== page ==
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Formanek hasn't made too many albums as a leader himself, though. During the 90s there were four—not counting his great solo recording, Am I Bothering You?—all released by Enja and all terrific, with sidemen such as Berne, trumpeter Dave Douglas, reedists Greg Osby and Tony Malaby, violinist Mark Feldman, and drummer Jeff Hirschfield. But he played on dozens of records as a sideman, on dates both straight-ahead and out-there. Then in 2003 he landed a gig at the Peabody Conservatory in Baltimore, and suddenly his presence on the national scene dwindled. In 2010, when ECM released his excellent The Rub and Spare Change, it had been a dozen years since he'd made an album under his own name. In an interview that year for Spinner Formanek said, "Because I don't come from this world, academia, I really felt that I needed to do what I've done with everything else I've ever been serious about, and that I immerse myself in it for a period of time. I tune a lot of other stuff out as I try to get myself rooted. There was a lot of stuff that I wanted to do that would establish myself in teaching and in the community."
Formanek did continue making music, sometimes with other Baltimore players such as trumpeter Dave Ballou, but he was more or less out of the public eye for much of the aughts. Happily, his ECM record wasn't a fluke. Last month he released another quartet session for the label, Small Places, with the same killer band: Berne, drummer Gerald Cleaver, and pianist Craig Taborn. Formanek wrote all the music, but you can hear Berne's influence on the newer tunes, which are more oblique, twisting, and mutable than the ones on Formanek's Enja records. More telling is the fact that this lineup has worked together regularly since its debut—when it cut that first album, it had played just a handful of gigs. They've clearly honed their intuition: the characteristic ECM production gives the sound a diffuse gloss, but even through that sheen you can pick up immediately on the live-wire interplay among the musicians. The tunes give each player a lot of space, even within sections that operate like clockwork mechanisms with their gears moving at different tempos. It's thrilling to hear the individual parts unite to create something coherent and fluid.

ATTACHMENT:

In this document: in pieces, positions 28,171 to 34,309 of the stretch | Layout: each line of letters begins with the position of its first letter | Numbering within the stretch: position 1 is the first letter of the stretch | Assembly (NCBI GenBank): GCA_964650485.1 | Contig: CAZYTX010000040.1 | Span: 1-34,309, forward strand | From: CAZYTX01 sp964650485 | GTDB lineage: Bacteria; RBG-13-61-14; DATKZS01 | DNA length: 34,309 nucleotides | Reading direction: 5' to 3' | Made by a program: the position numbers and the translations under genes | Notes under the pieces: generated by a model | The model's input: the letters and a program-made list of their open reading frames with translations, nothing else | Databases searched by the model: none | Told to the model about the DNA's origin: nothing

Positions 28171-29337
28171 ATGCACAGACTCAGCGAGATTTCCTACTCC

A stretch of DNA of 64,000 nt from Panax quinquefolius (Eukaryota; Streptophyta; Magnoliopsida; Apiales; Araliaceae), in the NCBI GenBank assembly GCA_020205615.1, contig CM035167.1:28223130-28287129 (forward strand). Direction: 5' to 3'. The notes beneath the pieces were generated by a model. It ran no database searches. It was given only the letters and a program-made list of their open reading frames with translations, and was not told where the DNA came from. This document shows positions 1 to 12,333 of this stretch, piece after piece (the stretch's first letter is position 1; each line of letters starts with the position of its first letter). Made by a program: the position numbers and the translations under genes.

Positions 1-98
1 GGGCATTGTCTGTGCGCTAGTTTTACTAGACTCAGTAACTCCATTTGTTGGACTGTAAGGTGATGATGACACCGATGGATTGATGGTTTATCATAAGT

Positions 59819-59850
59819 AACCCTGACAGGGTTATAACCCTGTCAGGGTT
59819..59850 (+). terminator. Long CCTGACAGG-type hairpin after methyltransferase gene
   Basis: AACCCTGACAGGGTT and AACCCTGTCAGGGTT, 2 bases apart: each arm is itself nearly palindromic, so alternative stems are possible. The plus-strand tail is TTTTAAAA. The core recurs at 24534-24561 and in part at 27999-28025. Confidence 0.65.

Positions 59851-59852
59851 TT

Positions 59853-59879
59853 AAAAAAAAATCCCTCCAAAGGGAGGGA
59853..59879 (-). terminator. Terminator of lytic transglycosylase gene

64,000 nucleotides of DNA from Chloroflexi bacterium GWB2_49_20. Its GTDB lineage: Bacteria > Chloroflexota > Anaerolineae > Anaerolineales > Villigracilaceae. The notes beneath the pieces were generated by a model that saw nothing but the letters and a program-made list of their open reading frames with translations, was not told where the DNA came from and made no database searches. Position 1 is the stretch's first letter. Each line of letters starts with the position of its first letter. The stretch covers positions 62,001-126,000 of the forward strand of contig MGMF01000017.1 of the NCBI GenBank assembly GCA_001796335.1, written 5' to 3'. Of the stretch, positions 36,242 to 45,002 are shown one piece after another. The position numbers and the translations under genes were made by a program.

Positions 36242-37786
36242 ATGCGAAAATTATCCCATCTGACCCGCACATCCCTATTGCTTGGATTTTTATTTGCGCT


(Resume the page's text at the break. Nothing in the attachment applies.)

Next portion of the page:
Cleaver and Taborn interact in a very different way than Speed and Black did in Bloodcount. Cleaver prefers floating accents and swinging propulsion, compared to Black's fractured, lopsided grooves. It's admittedly silly to compare Taborn, a pianist, to Speed, who played saxophone in Bloodcount, but the contrast between them does have a lot to do with the different personalities of the bands in question: whereas Speed snaked around Berne, helping shape the music's center, Taborn offers shapes, colors, and harmonies at the edge of the action, carving out space, laying down cushions, and playing harmonies that Formanek dices up. As usual, Formanek is subtle, only soloing occasionally, but he provides the music's heart. Below you can check out the perfectly titled "Wobble and Spill."
In other jazz-related news, Elastic is hosting a reopening party and fund-raiser tonight from 7-11 PM. The venue is part of the Umbrella Music collective and presents all sorts of noncommercial music; it's been redesigned, with the stage moved to create better sightlines, and also repainted (good-bye Halloween orange!). Painter Andrea Jablonski (also of Rabid Rabbit) has taken over as visual-art curator, and she's organized a show with work by Ken Ellis, John Herndon, and Jeff Harms, which will be on display. Music is provided by Fort Wellington Sound System.
Photo: John Rogers
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